Great Britain finished the London World Cup with eight medals, with Sir Chris Hoy, Laura Trott and the men’s team pursuit squad all stepping onto the podium on the final day of racing. Having brought you our first behind-the-scenes gallery on Thursday, we were back at the velodrome on Sunday to bring you more access-all-areas photos.
Spotted beneath the track, this Team GB-issue Pinarello Dogma sat unattended. What’s a road bike doing in the velodrome? The track riders warm up on rollers and then, to keep the legs spinning, ride their training bike in neat circles in front of the podium in the track centre, tapping out a slow, soft rhythm before unleashing fury on the track.
A closer look at the cockpit, complete with an SRM PowerControl 7 computer, feeding back data from the cranks. So whose bike is it?
Having taken a few snaps of the mystery machine, Victoria Pendleton strolled through the door to collect her bike – busted. Remarkably relaxed, Pendleton posed for this photograph before heading out onto the track to comfortably win her semi-final, eventually finishing fifth in the final, in what was the Olympic sprint champion’s fifth race of the day.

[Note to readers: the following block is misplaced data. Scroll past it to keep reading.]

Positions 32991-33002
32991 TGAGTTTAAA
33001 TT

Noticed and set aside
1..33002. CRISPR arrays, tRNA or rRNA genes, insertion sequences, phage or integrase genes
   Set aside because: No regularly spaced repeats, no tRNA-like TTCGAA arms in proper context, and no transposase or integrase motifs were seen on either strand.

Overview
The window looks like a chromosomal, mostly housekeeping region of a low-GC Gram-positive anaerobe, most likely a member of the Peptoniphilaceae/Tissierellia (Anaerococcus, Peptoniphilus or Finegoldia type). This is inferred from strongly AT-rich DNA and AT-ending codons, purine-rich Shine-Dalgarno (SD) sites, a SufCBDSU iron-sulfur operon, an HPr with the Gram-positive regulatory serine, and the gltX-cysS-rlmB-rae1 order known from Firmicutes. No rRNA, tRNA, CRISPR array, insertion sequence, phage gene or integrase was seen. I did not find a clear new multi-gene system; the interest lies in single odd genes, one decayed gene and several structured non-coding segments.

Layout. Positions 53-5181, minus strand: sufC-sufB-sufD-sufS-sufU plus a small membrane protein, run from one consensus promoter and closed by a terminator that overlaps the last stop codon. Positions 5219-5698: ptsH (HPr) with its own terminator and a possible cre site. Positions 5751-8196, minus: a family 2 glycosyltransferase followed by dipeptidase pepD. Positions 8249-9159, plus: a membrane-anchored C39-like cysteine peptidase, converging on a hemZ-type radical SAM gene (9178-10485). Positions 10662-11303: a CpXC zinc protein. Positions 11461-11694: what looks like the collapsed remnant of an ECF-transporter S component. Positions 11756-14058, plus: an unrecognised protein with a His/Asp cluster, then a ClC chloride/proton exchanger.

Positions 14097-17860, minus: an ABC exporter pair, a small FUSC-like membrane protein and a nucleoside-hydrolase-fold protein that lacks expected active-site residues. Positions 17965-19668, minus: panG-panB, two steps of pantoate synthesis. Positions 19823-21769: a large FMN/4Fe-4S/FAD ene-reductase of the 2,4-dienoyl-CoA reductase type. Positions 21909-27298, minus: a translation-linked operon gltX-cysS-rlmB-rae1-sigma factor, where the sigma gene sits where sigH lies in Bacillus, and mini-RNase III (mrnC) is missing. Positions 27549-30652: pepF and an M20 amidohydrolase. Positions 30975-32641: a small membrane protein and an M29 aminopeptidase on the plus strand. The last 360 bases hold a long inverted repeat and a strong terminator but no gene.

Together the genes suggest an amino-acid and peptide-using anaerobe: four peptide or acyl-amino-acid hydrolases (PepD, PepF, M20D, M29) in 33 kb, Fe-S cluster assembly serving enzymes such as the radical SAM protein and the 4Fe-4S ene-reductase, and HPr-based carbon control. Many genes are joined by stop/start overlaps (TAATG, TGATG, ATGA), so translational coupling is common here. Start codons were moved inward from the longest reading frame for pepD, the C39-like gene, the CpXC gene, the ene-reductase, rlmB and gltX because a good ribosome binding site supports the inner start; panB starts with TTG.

Earlier in the weekend, Pendleton teamed up with Jess Varnish to set a new team sprint world record on the way to gold on Friday, before missing out on a medal in the individual sprint after losing 2-1 to Hong Kong’s Wai Sze Lee in her ride for bronze on Saturday.
We brought you a photograph of the velodrome’s three dernys in our previous gallery – but here’s a closer look.
And here’s another of the dernys, with the rider preparing to take to the track for Pendleton’s semi-final. The derny is used to pace the riders in the kierin, gradually increasing the speed before swinging off the track with approximately 600m left – then it’s a fight to the line.
What does it feel like to ride a 4km team pursuit? Here’s your answer, with Rohan Dennis (standing) and Alexander Edmondson (sitting) in a world of pain after beating Great Britain – Ed Clancy, Geraint Thomas, Peter Kennaugh and Steven Burke – to gold.
The man of the moment, Sir Chris Hoy, speaks to the media after winning sprint gold, his third medal of the event having already topped the kierin podium and claimed team sprint bronze with Jason Kenny and Ross Edgar.
What’s all the fuss about?
Great Britain finished the London-leg of the World Cup, which doubled as the Olympic test event, as team winners having won eight medals, including seven in Olympic disciplines. From left to right on the top step of the podium – Victoria Pendleton, Laura Trott, Jess Varnish, Sir Chris Hoy and head coach Shane Sutton.